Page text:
Dynafit’s 2010/11 ski line gets fatter and more “freeride” oriented with the addition of their 129/105/119 “Stoke” model.
Along with the now classic and well liked Manaslu and Seven Summits models (among others), this year we are treated to Dynafit’s first “freeride” width plank. This ski’s design was influenced by well known ski mountaineer Greg Hill and the needs of skiers in areas such as Revelstoke, Canada, where consistent dumps of loose snow make wider planks an extremely useful tool for ski alpinism. Combine the 105 mm waist width with Dynafit’s lightweight construction, and you get a ski that is said to handle well, but only compresses the scale with 1550 grams for the 173 length (not verified).
If the production Stoke skis can stick to this weight, that’ll put them in the class of a K2 Baker SL or Dynafit Manaslu in terms of surface area vs mass, which could make this a superb choice for human powered sliders who want something in a freeride width.
How does the Stoke ski? I’m not qualified to evaluate a freeride board as I don’t ski other skis of that width enough for perspective. But I quizzed a few of the guys at the Dynafit event who were used to that type of ski. They had no complaints. Some pointed out that a wide ski with less sidecut than some other freeride brands/models is a bit different (both pro and con), and that you do notice the lack of weight. Overall, everyone sounded pleased though some wondered if it could use some rocker. My take is that not all skis need rocker, and it can of course be detrimental to a skis hard snow performance, so let’s not make a god out of it.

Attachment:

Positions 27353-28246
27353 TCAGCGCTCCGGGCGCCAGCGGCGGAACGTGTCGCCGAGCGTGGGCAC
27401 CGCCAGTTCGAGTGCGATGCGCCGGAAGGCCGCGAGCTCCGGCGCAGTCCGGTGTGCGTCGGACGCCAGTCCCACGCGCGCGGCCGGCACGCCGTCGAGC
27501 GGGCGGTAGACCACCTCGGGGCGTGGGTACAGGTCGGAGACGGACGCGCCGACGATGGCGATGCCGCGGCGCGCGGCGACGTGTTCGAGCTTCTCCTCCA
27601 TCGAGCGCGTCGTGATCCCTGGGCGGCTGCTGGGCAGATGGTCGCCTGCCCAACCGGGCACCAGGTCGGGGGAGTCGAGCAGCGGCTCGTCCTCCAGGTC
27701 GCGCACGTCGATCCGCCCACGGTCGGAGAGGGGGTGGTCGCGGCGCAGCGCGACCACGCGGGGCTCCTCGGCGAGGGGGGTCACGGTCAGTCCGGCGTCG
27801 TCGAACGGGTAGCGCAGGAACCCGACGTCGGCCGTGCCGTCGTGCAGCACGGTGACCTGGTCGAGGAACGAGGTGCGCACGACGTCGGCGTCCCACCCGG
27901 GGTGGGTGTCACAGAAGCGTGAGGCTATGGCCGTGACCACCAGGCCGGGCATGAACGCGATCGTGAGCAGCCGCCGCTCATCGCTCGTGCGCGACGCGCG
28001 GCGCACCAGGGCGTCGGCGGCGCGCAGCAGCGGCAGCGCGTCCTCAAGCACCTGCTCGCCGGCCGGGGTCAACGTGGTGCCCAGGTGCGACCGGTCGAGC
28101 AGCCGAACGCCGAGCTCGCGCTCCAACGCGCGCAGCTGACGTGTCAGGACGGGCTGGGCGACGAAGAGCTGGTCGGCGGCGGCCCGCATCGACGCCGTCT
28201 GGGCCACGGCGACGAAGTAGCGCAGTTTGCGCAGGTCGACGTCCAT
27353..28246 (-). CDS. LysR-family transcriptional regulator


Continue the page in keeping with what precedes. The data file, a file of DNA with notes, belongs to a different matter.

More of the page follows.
If you’re looking for wider backcountry skis, pay attention to the Stoke and try to get on a pair when demos are available next winter. To that end, we’ll attempt to test a pair this winter in varied conditions, and do a real review. But meanwhile, we may have a winner that could even be a game changer such as the Manaslu.
Beyond these being a super interesting develpment, the burning question is will we still see Greg Hill on Goode carbon skis, or only on his imprimatur plank? We’ll be watching.
Dynafit’s other new ski, the Broad Peak (112/74/96 in 167 cm), is Stoke’s opposite. Built for edge hold when you encounter conditions such as white ice during ski descents of big peaks, the ski is still said to handle varied conditions, as a board of this sort would have to.
My take is that the Broad Peak is a quiver ski. You’d own it if you want something that’ll help you survive steep icy terrain you might encounter during spring ski descents and that sort of thing — or if you’re heading out for a quick blast up and down Broad Peak before your morning espresso. Available in 149, 158, 167, 176, weight will be just over one kilo per ski — another reason this might be the choice for gargantuan climbs.